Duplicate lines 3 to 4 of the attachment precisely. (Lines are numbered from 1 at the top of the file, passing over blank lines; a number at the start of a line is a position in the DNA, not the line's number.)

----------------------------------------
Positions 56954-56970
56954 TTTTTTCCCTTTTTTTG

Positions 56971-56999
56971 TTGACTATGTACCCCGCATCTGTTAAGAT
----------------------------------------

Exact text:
Positions 56971-56999
56971 TTGACTATGTACCCCGCATCTGTTAAGAT